This was intended to be a Perl journeyman's project, and I have suffered accordingly. There was one complete pass through the code to rewrite in more Perlish idiom, which I consider penance for my C accent. And two rounds of refactoring, almost inevitable in an 'organically grown' project, and resulting in a style (at least for now) of rather coarse-grained cover classes and abstractions for feed components and analysis steps.
So how'd it come out? Here's a sample output so you can see for yourself. This was generated from my 'right & libertarian politics' community list. This list has been a useful test target since the posts and referenced stories turn over frequently, and it's an interesting counterpoint to memeorandum's spin.
I've found it takes 30 or more sampled blogs with varying posting frequencies to regularly produce interesting results. The bloggers also need to be part of a topically coherent community. Otherwise, the leading stories are simply generic top headlines that everyone tends to mention, regardless of their blogging focus. Different communities turn over their focal stories at different rates. Political bloggers are the most frenetic, milbloggers and scientists shift topics more slowly, and those with a finance or technology bent are somewhere in the middle. Make of that what you will.
What's next, other than continuing to tweak the community lists and output format? The project has met my initial goals. I let it run while I'm drinking the first cup of coffee and reading a couple of usual blogs, and by the time I'm done it'll have found the top topics in the communities I want to monitor. The peripheral vision gained is a win already. Getting into HTML scraping and full text analytics doesn't seem like it will offer much improvement for the effort. A little more automation seems in order, perhaps whatever cron-like thing OS X will do, along with auto-posting the results.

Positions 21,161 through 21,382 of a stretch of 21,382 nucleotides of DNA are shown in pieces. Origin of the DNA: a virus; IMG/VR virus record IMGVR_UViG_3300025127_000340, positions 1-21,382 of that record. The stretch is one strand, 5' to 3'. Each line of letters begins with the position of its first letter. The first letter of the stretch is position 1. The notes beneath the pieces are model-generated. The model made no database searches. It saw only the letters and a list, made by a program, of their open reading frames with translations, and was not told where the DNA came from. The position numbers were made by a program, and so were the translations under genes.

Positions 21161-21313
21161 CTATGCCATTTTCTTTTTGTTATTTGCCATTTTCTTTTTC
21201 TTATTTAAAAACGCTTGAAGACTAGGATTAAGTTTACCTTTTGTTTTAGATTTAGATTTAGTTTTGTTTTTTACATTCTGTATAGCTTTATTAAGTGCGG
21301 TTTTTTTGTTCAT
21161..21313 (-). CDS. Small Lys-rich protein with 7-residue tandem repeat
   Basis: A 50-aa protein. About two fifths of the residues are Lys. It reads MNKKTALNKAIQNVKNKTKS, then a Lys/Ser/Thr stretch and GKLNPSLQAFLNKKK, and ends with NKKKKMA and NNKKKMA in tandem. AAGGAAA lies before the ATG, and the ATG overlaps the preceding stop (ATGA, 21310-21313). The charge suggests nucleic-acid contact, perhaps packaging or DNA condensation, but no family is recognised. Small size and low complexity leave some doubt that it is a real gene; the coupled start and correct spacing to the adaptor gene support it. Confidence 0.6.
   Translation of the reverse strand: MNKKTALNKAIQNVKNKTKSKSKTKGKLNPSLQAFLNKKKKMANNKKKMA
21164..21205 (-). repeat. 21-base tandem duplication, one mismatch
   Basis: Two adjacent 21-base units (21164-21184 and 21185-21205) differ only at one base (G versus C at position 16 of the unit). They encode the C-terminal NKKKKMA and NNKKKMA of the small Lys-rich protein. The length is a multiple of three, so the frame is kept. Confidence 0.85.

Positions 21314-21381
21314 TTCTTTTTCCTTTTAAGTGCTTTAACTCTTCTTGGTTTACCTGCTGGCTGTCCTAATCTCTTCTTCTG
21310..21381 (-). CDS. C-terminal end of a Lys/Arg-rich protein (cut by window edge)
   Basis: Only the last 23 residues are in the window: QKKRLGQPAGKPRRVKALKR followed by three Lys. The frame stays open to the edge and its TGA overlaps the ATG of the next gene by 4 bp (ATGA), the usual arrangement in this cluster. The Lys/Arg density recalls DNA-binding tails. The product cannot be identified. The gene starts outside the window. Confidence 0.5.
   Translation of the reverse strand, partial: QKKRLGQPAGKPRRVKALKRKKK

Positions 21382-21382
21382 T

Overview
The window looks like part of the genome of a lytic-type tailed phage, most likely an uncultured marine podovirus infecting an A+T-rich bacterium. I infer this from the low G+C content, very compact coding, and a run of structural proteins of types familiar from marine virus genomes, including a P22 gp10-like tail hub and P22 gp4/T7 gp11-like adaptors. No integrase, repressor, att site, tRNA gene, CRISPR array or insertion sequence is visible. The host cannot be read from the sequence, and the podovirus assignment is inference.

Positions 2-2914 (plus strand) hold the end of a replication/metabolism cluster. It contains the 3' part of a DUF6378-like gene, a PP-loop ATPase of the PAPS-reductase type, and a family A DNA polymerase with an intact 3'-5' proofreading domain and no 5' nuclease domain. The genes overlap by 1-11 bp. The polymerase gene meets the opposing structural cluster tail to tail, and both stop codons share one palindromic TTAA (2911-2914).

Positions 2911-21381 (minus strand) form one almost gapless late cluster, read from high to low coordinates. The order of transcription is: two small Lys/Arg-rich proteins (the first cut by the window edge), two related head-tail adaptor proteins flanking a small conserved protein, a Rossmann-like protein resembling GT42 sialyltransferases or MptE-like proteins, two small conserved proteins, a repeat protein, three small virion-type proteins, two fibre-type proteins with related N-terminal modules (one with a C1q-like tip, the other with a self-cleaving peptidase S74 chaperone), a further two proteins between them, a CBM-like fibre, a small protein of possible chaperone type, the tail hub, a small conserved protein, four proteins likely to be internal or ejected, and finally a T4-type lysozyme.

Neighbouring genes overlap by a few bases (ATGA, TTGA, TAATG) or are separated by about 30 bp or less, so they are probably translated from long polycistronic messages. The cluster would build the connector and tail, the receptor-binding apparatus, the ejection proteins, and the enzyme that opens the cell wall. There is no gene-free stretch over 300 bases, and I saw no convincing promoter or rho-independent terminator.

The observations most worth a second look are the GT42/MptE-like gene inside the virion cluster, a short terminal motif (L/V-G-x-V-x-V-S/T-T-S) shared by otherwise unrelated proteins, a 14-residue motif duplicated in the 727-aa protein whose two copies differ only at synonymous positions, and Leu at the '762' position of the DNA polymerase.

What this approach does miss is the action in blog comments, web-based bulletin boards, or in whatever real time channels (e.g., Twitter) are also used by a community of interest. If I wanted to turn this from 'peripheral vision' into an 'early warning system', it would likely be necessary to widen out the data sources accordingly to pick up interest closer to real time. Shorter messages tend to have few or no links, and following dialog can require discourse analysis on top of full text parsing. That's a long, deep rathole...
Uncharacteristically, I've opened comments on this post for questions, reactions and suggestions.